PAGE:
Oct. 10th, 2019
7:30p.m.
Trinity Episcopal Church, 2400 N. Canal St., in Orange.

Learn how the place that’s now Orange County rose from the ocean, grew, changed, returned under the sea, and then rose again – becoming (sometimes gradually, sometimes violently) the place we now know, with all its familiar landmarks. Until Gaspar de Portola came along, there was no one to write down what was happening here. But the rocks kept a detailed record of all that went before. Eldon Gath will unlock that story and share it with us.

Gath is the president of Earth Consultants International, a geological consulting firm he co-founded in 1997, following twelve years with Leighton Consulting in Southern California. He has considerable international experience including field projects in such far-flung locales as Turkey, Panama, Mexico, Costa Rica, Papua New Guinea and Los Angeles.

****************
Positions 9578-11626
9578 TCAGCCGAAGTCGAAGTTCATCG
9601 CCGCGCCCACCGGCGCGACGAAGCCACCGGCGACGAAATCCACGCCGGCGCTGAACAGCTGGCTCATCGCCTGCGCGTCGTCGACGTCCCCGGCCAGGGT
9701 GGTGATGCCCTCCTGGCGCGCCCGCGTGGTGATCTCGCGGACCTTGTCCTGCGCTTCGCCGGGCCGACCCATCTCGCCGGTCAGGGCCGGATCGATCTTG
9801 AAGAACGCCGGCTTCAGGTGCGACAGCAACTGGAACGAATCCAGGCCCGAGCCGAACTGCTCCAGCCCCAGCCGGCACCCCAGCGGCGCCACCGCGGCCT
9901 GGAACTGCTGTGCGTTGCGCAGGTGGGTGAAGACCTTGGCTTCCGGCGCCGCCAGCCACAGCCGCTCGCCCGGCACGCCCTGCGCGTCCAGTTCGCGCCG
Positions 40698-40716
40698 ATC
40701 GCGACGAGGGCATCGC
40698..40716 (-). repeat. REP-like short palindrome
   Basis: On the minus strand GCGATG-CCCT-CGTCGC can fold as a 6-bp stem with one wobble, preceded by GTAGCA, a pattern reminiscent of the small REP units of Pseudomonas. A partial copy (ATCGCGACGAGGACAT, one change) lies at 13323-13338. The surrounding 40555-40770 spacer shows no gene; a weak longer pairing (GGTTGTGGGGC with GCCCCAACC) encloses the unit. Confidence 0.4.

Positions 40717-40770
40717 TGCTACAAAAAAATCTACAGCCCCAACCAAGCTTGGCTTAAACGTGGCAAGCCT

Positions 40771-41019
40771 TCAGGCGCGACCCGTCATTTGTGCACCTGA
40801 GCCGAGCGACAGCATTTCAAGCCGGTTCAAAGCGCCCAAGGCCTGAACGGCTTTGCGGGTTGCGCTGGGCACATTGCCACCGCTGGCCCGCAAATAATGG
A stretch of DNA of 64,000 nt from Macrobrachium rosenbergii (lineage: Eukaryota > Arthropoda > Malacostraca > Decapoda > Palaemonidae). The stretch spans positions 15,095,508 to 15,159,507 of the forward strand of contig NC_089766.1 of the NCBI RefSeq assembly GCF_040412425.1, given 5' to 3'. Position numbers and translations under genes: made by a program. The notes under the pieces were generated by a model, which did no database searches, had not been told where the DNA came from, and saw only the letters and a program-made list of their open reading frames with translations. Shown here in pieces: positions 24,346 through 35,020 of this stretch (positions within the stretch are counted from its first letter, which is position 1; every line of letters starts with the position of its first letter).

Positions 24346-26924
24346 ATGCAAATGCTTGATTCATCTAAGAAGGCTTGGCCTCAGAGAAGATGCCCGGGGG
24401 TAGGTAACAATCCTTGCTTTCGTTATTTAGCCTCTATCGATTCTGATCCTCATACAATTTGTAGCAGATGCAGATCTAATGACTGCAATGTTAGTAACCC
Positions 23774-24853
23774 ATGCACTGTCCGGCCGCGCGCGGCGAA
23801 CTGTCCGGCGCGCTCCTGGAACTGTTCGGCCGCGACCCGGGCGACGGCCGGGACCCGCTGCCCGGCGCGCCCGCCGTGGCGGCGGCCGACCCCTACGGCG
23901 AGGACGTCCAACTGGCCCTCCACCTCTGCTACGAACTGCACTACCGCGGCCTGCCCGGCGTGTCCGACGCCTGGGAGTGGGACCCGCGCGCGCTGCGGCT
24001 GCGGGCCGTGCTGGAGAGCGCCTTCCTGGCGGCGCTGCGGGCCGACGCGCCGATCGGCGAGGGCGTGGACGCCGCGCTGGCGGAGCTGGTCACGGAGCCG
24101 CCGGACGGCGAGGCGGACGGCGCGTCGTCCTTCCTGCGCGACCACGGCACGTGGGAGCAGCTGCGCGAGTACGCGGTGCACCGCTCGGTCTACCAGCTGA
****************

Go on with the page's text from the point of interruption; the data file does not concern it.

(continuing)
Eldon has received several research grants from the U.S. Geological Survey’s National Earthquake Hazard Research Program, the Southern California Earthquake Center, and the National Science Foundation for earthquake geology research in California, including paleoseismology of the Whittier fault, tectonic development of the San Joaquin Hills, tectonic geomorphology of the Eastern Los Angeles Basin, and the seismic hazards of the Santa Ana Mountains.

JUNE 13: SANTA ANA BEFORE 1900

  Celebrate Santa Ana’s 150th birthday with a special presentation, “Santa Ana Before 1900,” by local historian Manuel “Manny” Escamilla at the next meeting of the Orange County Historical Society, June 13, 7:30p.m., at Trinity Episcopal Church, 2400 N. Canal St., in Orange.

In 1869, William H. Spurgeon and Ward Bradford bought 74 acres of the Rancho Santiago de Santa Ana. The town grew quickly after Spurgeon platted the townsite the following year. It grew even faster when the Southern Pacific Railroad arrived in 1877, opening up commerce, transportation and opportunities for agriculture. Santa Ana incorporated as a city in 1886 and – after a battle with Anaheim — became the seat of the new County of Orange three years later. By any standard, Santa Ana’s first several decades were an exciting time. Opportunities seemed limitless, success was never assured, and the Wild West was reluctantly giving way to a more modern and civilized era.